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Inside the film room with Hue Jackson for a good cause

The chance to break down film with Hue Jackson? 

PNC Bank regional director Paul Clark came away impressed with what the Browns coach had to say.

"What a great coach we have," Clark said.

Clark and about 20 guests had the chance to do just that Friday afternoon as part of a Chalk Talk auctioned off in September at the Cleveland Browns Foundation's Radiothon, where all proceeds earned went toward its mission to promote education and youth development across the Greater Cleveland area.

"His ability to articulate a vision for the team and his ability to get into the nitty gritty of how it all works is fantastic," Clark said. "And for our clients and our bankers to be able to witness that today and be a part of that today was something really special."

The Cleveland Browns Foundation raised $271,472 over a 28-hour stretch of continuous radio broadcasting. The auction itself netted $135,736 and Browns owners Dee and Jimmy Haslam announced before the event they would match funds dollar-for-dollar with a donation of their own.

One such item auctioned at the Radiothon was the Chalk Talk, an equally rare and enlightening opportunity to go behind the scenes with Jackson, who reviewed the Browns' 2016 draft class inside the team's war room. ​

With a laser pointer in tow to point out the finer points of the film, Jackson explained what each of Cleveland's 14 newest members could bring to the team and laid out a vision for the Browns moving forward.

"It's a wonderful opportunity to see a great leader in action, a great manager in action. I was struck by his ability to be very clear in how he articulates what we're trying to accomplish as a team," Clark said. "And the second thing was just the work ethic. Every story and every example (he gave), it's just hard work. That's what it is — it's hard work. But to be able to do with purpose to it is great."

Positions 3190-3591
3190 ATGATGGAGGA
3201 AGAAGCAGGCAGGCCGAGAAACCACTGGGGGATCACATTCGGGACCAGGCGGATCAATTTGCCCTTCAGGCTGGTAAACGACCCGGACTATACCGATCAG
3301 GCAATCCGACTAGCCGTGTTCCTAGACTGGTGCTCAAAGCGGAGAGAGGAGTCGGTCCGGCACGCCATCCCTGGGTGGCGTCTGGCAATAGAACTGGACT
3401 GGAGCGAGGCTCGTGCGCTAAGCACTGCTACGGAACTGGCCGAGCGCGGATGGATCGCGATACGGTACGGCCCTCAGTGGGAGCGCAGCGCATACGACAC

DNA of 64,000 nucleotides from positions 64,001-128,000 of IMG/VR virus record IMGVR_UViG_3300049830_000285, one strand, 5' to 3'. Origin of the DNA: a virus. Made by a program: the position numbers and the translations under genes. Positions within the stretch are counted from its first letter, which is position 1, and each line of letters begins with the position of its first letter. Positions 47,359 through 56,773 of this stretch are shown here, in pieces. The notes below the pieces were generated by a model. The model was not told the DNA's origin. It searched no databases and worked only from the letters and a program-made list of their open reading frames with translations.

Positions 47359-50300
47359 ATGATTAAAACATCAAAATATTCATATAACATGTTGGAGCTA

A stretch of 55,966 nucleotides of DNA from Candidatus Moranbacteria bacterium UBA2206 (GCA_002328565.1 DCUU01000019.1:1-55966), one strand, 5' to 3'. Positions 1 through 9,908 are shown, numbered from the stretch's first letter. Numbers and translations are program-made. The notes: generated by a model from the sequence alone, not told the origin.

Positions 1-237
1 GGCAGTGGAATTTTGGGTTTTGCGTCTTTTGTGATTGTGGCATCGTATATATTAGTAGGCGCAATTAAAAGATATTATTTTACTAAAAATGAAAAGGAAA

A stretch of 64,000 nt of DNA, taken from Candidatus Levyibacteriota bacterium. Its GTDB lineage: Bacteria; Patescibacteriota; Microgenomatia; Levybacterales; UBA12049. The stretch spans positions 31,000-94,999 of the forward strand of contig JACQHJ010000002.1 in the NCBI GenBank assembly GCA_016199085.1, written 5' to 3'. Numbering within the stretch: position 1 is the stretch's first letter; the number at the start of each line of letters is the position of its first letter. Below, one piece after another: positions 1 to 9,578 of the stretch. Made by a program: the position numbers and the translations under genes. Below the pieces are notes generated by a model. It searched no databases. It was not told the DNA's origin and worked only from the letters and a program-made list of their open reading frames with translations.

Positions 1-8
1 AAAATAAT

Chief financial officer of Bettcher Industries Tim McNeill -- a season ticket holder of almost 30 years and a guest of Clark -- echoed a similar sentiment.

"(I was) just blown away. Absolutely blown away," said McNeill, whose autistic son participates in the Cleveland Browns Foundation's Adapted Football League, which offers children and adults with disabilities the opportunity to take part in an organized and developmental sport that would otherwise be unavailable to them.

"It's just a breath of fresh air. (Jackson is) very engaging, he's believable, he's got the experience to back it up. And I think this time hopefully the change is going to stick."

McNeill added: "To have someone sit there and analyze and go through film with you, there's nothing like it. To give you the reasons as to why they selected players he selected when all you get is the third-hand media information from Mel Kiper, you can't really put that into words to really try and explain why that layer was chosen and why that player was a good fit to be a Cleveland Brown."

Before the Chalk Talk got underway, Jackson had those in attendance go around the table and introduce themselves in order to get a better idea of his audience.

"I think we went around the table and talked about who we are and what we do during the day. I think he was impressed by the variety of the businesses that were represented, the fact that some were privately owned, some were owned by the employee base, some were public companies, some were big and some were smaller. And I think he just appreciated that diversity," Clark said.

"And I think — I was looking at him as we were going around the table — and I think he could quickly identify the fact we've all had a wide variety of experiences and I think he could relate to that."

McNeill said, "I think he got the sense that the fans here are real. I think they're passionate, I think they're die-hards."

"I think they're not just going to rely on the wins and losses and they're going to stick with the team," he continued. "I think he's learned this is a special place."

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